Escaping Accountability – Pakistan’s Political Culture

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Image Credits: Reuters

The political landscape of South Asia, particularly the electoral climate of India and Pakistan, is simmering. General elections are scheduled for February in Pakistan and somewhere in April and May in India. The animosity between the two countries adds to the political temperatures, forming a highly charged and volatile milieu. The political campaigns provide a perfect space to exacerbate those sentiments which thrive on manipulating the weak spots of the other.

The elections season, therefore, allows power-hungry politicians to influence the public mood. It is important to differentiate legitimate concerns about political stability from the tendency to blame democratic system and the agendas of external players. All this is interwoven in Pakistan’s socio-political fabric.

Democracy is fundamentally intended to empower the people through social engagement.

However, its effectiveness is undermined when political parties resort to inciting instability, whether in opposition or inside the ruling party. A common fallacy in Pakistan is that election results are primarily dictated by the establishment.

This narrative is often used by the political parties. Interestingly, their mottos alternate between accusing the establishment of involvement and defending their triumphs when in power. This blame game is a recurring pattern, that takes genuine performance assessments of governments out of the spotlight.

The issues confronting Pakistan’s democracy are not a product of failings of the democratic system. Instead, they stem from a political culture marked by a proclivity for blame games and a lack of accountability. Politicians often distract attention away from policy failures. They do so through an endless cycle of accusations and counter-accusations.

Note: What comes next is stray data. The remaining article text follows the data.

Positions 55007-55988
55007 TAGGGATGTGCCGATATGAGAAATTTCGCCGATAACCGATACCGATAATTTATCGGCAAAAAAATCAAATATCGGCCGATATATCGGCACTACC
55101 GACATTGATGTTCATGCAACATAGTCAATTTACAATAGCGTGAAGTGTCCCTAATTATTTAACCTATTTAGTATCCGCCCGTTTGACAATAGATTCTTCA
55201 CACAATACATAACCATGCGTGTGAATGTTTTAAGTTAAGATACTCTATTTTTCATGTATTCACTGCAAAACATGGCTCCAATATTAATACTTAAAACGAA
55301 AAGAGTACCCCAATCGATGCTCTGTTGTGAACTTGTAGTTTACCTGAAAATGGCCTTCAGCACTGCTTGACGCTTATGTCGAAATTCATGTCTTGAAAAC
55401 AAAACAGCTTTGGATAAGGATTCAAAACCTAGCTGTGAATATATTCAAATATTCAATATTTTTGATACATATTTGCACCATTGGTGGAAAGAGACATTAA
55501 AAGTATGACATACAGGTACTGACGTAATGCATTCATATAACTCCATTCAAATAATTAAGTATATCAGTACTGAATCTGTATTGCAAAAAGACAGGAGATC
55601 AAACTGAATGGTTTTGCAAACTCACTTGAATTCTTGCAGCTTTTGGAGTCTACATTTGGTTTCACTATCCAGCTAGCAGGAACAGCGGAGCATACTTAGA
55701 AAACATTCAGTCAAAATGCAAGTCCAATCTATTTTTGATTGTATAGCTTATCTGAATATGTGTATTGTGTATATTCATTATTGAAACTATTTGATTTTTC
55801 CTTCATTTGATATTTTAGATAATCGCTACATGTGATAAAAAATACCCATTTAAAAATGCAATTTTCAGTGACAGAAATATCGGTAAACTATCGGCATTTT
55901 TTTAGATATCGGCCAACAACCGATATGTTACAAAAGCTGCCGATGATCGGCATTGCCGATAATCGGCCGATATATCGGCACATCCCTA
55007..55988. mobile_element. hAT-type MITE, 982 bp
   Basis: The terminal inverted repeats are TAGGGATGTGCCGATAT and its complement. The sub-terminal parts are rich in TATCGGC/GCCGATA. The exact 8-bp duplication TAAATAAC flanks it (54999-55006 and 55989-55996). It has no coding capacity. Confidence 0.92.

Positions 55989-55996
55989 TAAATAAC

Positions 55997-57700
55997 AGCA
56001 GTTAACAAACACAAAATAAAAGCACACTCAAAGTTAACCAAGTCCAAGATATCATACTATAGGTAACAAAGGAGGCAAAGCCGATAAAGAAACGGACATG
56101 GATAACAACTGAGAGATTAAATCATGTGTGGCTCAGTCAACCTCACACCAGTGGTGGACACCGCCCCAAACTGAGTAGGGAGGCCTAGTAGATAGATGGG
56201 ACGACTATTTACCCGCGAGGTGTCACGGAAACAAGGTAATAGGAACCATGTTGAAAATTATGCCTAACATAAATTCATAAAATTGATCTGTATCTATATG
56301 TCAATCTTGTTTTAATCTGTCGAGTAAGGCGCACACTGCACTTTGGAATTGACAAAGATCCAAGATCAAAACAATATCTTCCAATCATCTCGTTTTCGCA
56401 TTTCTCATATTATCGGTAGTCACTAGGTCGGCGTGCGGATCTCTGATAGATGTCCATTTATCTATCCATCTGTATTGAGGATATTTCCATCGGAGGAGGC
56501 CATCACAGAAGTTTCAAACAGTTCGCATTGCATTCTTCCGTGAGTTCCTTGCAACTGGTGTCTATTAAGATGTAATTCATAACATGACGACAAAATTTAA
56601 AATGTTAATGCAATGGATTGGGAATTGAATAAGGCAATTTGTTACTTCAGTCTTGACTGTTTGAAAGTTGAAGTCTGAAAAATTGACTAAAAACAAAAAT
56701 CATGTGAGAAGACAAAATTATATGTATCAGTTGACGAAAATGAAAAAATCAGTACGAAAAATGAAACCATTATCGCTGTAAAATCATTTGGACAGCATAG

Adding insult to the injury is the use of harsh language and slurs in political speeches that erode national unity and integrity.

The media, as a strong instrument of national power is also frequently used to promote individualistic motives. Sensationalism, biased reporting, and the spread of provocative information, all contribute towards the decline of the politically correct debate.

Read more: The Idolatry Trap: How Deifying Politicians Erodes Democracy

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Image Credits: NNI

This pattern of political engineering is often evident in Pakistan’s political culture, frequently resulting from a sense of fear and a desire for political survival. Political chaos is especially prevalent during the election cycles, when parties compete for acquiring the popular support.

It is also an assumption in narratives of political parties that the party which the establishment supports will assume power. These narratives become a smokescreen, protecting political leaders from accountability and impeding the development of a transparent and functional democratic system.

This also feeds a cycle of public distrust, undermining faith in democratic institutions. Acknowledging the harm Pakistan’s political landscape has endured due to their malpractices, political leaders must prioritize representation above blame games.

Constructive communication and a dedication to tackling internal concerns may help build a stronger and stable democratic system. Furthermore, media being the flag barrier of information trendsetting can help build a culture of accountability and openness.

As political elite continues its usual coercive course, the collective consciousness of Pakistani nation suffers as a direct consequence.

Voters are confused about the validity of the elections, which has also affected the morale of young voters. Pakistan has to make a concentrated effort, if it is to develop a sound political environment and a fully developed democratic system that really fulfills the needs of its people.

To create a healthy political atmosphere, politicians must emphasize responsibility and the media must take an active part in influencing political debate. Breaking out from the blame game cycle is critical to developing a mature and functional democratic system in Pakistan.

Editorial Desk

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